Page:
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Surgical valve explantation after TAVR tied to high short-term mortality

Journal of the American College of Cardiology
Reuters Health - 20/10/2020 - Surgical valve explantation following successful transcatheter aortic-valve replacement (TAVR) because of factors including structural deterioration is rare but risky, according to a study of Medicare claims data.

As Dr. Tsuyoshi Kaneko of Brigham and Women's Hospital, in Boston, told Reuters Health by email, "the incidence of TAVR explant was low, but the mortality was high. It remains to be seen whether surgeon experience and lower patient risk profile will lower the mortality in the future, and its implications on lifetime management of aortic stenosis with TAVR and surgical aortic-valve replacement (SAVR)."

As TAVR expands to younger patients, valve reintervention is inevitable in the setting of possible structural valve deterioration, endocarditis, or significant paravalvular leakage, Dr. Kaneko and colleagues note in the Journal of the American College of Cardiology.

For most patients who require valve reintervention after their initial TAVR, TAVR-in-TAVR may be an option, they add, but a subset of patients may need surgical explantation.

Little is known about the outcomes of this. To investigate, the researchers studied data on more than 132,000 patients who underwent TAVR between 2012 and 2017. The incidence of surgical explant was 0.28% in the early TAVR era before 2015, when first-generation TAVR valves were used, and 0.14% thereafter.

The median time to surgical explant was 212 days. Bioprosthesis failure (in 79.3%) was the main reason for reintervention.

The mortality rate was 13.2% at 30 days and 22.9% at one year. These rates did not vary by either time to surgical explant or TAVR era, or between patients with or without endocarditis.

With a mean age of 73.7 years, patients who underwent explantation were significantly younger than those who did not (81.7 years). They had a lower prevalence of heart failure (55.9% vs. 65.8%) and were more likely to have a lower-risk profile (15.0% vs. 2.4%).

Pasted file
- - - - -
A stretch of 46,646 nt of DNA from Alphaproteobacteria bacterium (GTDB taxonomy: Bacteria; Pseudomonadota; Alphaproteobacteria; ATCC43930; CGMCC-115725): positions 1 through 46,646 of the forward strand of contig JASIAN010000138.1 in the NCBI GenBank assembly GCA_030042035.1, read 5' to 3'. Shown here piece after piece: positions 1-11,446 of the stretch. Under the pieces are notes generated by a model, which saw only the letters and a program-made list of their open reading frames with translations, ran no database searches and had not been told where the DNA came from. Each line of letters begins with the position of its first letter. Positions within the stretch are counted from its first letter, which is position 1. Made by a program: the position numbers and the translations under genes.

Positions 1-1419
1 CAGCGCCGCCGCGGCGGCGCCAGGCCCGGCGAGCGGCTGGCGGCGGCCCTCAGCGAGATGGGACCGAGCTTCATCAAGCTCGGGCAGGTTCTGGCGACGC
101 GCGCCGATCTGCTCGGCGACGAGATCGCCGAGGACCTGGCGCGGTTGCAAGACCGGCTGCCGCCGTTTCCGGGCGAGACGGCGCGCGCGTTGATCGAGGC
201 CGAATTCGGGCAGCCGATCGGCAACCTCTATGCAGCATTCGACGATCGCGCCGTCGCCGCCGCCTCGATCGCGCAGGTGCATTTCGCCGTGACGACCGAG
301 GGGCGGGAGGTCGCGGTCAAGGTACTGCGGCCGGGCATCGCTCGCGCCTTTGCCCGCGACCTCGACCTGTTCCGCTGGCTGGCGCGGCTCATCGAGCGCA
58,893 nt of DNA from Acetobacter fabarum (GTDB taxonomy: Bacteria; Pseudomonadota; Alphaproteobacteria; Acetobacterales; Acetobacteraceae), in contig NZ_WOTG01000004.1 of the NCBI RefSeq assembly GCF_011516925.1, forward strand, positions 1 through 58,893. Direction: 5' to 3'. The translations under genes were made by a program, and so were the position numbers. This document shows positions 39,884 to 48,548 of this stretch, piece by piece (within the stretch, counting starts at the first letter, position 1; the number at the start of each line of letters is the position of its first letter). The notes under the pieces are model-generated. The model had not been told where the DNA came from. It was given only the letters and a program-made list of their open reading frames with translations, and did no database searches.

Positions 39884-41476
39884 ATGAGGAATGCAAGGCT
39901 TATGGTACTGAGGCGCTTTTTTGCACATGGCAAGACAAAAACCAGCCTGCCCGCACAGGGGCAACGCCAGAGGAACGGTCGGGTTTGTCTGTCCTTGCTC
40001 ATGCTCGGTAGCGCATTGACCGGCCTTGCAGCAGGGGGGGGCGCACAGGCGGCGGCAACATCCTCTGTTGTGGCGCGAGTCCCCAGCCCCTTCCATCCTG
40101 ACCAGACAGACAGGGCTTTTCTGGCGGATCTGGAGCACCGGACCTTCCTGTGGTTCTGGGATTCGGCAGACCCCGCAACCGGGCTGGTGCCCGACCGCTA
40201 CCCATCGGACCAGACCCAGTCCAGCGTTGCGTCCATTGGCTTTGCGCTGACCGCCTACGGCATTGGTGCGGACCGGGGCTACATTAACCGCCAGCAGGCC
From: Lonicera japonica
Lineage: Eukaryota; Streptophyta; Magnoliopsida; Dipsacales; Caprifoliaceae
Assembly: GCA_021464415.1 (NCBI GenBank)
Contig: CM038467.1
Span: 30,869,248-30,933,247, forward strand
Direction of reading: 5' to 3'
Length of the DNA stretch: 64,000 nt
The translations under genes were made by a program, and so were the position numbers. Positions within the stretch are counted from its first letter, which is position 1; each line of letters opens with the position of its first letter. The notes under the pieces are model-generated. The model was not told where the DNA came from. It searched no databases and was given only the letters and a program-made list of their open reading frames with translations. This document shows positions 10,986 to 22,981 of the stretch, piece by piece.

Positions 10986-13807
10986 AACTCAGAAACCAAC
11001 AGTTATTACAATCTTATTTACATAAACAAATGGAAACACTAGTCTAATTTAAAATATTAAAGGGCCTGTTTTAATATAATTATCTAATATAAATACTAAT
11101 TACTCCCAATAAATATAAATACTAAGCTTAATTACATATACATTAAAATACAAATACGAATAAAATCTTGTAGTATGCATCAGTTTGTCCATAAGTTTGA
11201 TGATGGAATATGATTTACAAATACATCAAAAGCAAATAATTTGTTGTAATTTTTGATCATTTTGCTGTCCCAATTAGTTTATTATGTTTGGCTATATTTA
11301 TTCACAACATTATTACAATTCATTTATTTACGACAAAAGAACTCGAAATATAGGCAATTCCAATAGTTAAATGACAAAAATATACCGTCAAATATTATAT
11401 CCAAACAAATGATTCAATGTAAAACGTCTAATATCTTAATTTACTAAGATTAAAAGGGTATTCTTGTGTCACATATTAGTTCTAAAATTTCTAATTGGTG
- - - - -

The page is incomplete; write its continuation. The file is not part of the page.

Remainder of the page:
Compared with patients who didn't undergo explantation, the hazard ratio for mortality was 4.03, a significant risk increase. The time to surgery and the year conducted were not associated with worse post-explantation survival.

The researchers call for longer follow-up in more patients "to clarify the implications of these observations for patients with aortic stenosis whose life expectancy exceeds the anticipated durability of valve prostheses after TAVR."

In an accompanying editorial, Dr. Oliver K. Jawitz of Duke University Medical Center, in Durham, North Carolina, agrees, pointing out that "Future studies including younger, low-risk TAVR patients as well as those experiencing structural valvular degeneration many years later will be incredibly important to enhancing our understanding of how to best care for this rapidly growing population of patients."

He told Reuters Health by email that the current study "is an important contribution to the growing body of literature describing outcomes of patients undergoing SAVR after TAVR. The longitudinal follow-up documented in the Medicare database further supports previous findings that SAVR after failure of TAVR is associated with significant morbidity and mortality and we have much to learn regarding how to best care for and risk stratify patients with failed TAVR prostheses.

By David Douglas

SOURCE: https://bit.ly/2ItXGkG and https://bit.ly/3nRvh8B Journal of the American College of Cardiology, online October 12, 2020.

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